Lou (Louise) Andreas-Salomé (von Salomé)
|Also Known As:||"Henry Lou (Pseudonym); Ljola"|
|Death:||Died in Göttingen|
|Managed by:||Private User|
Historical records matching Lou (Louise) Andreas-Salomé
About Lou (Louise) Andreas-Salomé
(born Louise von Salomé or Luíza Gustavovna Salomé, Луиза Густавовна Саломе; 12 February 1861 – 5 February 1937) was a Russian-born psychoanalyst and author. Her diverse intellectual interests led to friendships with a broad array of distinguished western thinkers, including Nietzsche, Freud, and Rilke.
Born in St. Petersburg in 1861. from German father and Dane mother. This femme fatale have fascinated some of the greatest minds of that time. Lou even as a girl got a good education, a fundamental unusual for women of her time. Friedrich Nietzsche wasn’t hiding his delightning that Lou causes. She was his only love. Similarly thoughts also have and philosopher Paul Rée, which has repeatedly offered a marriage. Rilke, blinded by love at the urging of her changing his name to Rainer. Leo Tolstoy and Sigmund Freud were her friends who loved to talk for hours with this intelligent blonde. Lou Salome wrote several collections of essays and novels, but her autobiography still inspires thousands of women around the world.
Rée, Nietzsche and later life
Salomé's mother took her to Rome, Italy when she was 21. At a literary salon in the city, Salomé became acquainted with Paul Rée, an author and compulsive gambler with whom she proposed living in an academic commune. After two months, the two became partners. On 13 May 1882, Rée's friend Friedrich Nietzsche joined the duo. Salomé would later (1894) write a study, Friedrich Nietzsche in seinen Werken, of Nietzsche's personality and philosophy. ] The three travelled with Salomé's mother through Italy and considered where they would set up their "Winterplan" commune. Arriving in Leipzig, Germany in October, Salomé and Rée separated from Nietzsche after a falling-out between Nietzsche and Salomé, in which Salomé believed that Nietzsche was desperately in love with her. In 1884 Salomé became acquainted with Helene von Druskowitz, the second woman to receive a philosophy doctorate in Zurich.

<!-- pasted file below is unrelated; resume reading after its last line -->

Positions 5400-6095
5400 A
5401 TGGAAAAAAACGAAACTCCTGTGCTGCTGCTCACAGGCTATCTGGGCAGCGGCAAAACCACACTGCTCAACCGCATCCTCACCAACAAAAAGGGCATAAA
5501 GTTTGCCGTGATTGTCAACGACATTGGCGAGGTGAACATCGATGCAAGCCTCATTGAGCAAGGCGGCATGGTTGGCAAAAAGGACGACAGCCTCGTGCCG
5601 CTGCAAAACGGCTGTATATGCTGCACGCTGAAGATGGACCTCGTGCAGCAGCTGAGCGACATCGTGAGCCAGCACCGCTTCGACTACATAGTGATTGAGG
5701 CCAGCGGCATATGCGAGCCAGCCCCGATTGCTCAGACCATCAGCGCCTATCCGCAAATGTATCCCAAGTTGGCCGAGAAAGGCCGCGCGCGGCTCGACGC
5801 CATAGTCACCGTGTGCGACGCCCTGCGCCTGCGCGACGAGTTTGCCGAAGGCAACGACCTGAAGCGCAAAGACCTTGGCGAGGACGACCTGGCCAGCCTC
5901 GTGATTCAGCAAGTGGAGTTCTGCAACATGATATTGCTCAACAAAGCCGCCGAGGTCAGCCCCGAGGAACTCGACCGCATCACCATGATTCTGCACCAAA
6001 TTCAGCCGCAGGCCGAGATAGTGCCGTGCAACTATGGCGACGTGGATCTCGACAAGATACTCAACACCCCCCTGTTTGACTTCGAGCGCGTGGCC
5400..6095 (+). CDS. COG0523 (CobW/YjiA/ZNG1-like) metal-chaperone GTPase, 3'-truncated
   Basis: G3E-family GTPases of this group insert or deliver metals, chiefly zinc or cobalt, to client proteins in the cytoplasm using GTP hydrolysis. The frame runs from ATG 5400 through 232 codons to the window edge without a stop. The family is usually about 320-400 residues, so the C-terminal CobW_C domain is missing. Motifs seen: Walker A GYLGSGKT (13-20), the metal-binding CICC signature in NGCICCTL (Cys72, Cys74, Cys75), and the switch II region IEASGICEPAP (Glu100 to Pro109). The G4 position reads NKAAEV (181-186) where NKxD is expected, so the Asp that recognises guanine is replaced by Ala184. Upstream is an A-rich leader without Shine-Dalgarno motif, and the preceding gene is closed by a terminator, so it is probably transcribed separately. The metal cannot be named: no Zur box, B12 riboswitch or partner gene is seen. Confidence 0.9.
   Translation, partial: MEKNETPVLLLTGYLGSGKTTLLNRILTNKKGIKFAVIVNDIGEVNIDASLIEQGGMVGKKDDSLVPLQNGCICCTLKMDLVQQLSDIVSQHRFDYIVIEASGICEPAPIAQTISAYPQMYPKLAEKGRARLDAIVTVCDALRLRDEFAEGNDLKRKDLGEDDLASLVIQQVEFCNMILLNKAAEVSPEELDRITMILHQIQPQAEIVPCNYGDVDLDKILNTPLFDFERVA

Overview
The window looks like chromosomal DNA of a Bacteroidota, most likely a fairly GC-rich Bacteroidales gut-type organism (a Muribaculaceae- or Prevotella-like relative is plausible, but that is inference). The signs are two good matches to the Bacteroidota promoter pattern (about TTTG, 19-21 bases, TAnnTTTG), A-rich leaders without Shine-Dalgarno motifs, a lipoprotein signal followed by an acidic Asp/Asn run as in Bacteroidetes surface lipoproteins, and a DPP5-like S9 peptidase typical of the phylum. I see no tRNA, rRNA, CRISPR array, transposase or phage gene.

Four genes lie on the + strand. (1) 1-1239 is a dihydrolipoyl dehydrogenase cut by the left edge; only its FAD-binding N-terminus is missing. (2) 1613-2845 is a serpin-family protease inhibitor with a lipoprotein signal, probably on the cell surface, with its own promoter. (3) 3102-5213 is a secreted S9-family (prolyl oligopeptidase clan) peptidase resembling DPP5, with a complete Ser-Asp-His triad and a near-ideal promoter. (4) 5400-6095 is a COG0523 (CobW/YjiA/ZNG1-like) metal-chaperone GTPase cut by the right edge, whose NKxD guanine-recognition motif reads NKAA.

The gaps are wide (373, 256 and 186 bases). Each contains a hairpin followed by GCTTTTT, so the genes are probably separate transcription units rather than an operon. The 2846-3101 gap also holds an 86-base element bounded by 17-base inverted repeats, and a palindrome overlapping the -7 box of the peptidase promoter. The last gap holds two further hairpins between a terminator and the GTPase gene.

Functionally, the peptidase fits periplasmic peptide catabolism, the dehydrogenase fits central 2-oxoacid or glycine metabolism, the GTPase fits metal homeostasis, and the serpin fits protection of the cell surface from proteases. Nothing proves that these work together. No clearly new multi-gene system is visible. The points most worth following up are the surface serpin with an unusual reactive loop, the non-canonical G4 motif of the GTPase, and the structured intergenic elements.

A fictional account of Salomé's relationship with Nietzsche is described in Irvin Yalom's novel, When Nietzsche Wept, also in Lance Olsen's novel Nietzche's Kisses and the Mexican novel by Beatriz Rivas, The time without goddesses:La hora sin diosas,. A biography in Swedish on Lou Salomé, which also covers her relationship with Paul Rée, Rainer Maria Rilke, Friedrich Nietzsche and Sigmund Freud was edited in 2008 on Mita bokförlag by the Swedish author Mirjam Tapper. The title of the book is "Den blonda besten hos Nietzsche - Lou Salomé".
Marriage and relationships
Salomé and Rée moved to Berlin and lived together until a few years before her celibate marriage  to linguistics scholar Friedrich Carl Andreas. Despite her opposition to marriage and her open relationships with other men, Salomé and Andreas remained married from 1887 until his death in 1930. The distress caused by Salomé's co-habitation with Andreas caused the morose Rée to fade from Salomé's life despite her assurances. Throughout her married life, she engaged in affairs or/and correspondence with the German journalist Georg Lebedour, the German poet Rainer Maria Rilke, on whom she wrote an analytical memoir, the psychoanalysts Sigmund Freud and Viktor Tausk, among others. Accounts of many of these are given in her volume Lebensrückblick.
Her relationship with Rilke was particularly close. Salomé was fifteen years his senior. They met when he was 21, were lovers for several years and correspondents until Rilke's death; it was Salome who began calling him Rainer rather than René. She taught him Russian, in order to read Tolstoy (whom he would later meet) and Pushkin. She also introduced him to patrons and other people in the arts, remaining his advisor, confidante and muse throughout his adult life.
Über Lou (Louise) Andreas-Salomé (Deutsch)
Lou Andreas-Salomé (geborene Louise von Salomé; gelegentliches Pseudonym Henri Lou; in jungen Jahren auch Ljola von Salomé genannt) (* 12. Februar 1861 in St. Petersburg; † 5. Februar 1937 in Göttingen) war eine weitgereiste Schriftstellerin, Erzählerin, Essayistin und Psychoanalytikerin aus russisch-deutscher Familie. Die Art ihrer persönlichen Beziehungen zu prominenten Vertretern des deutschen Geisteslebens – in erster Linie zu Friedrich Nietzsche, Rainer Maria Rilke und Sigmund Freud – war und ist bis heute Gegenstand unterschiedlicher Interpretationen.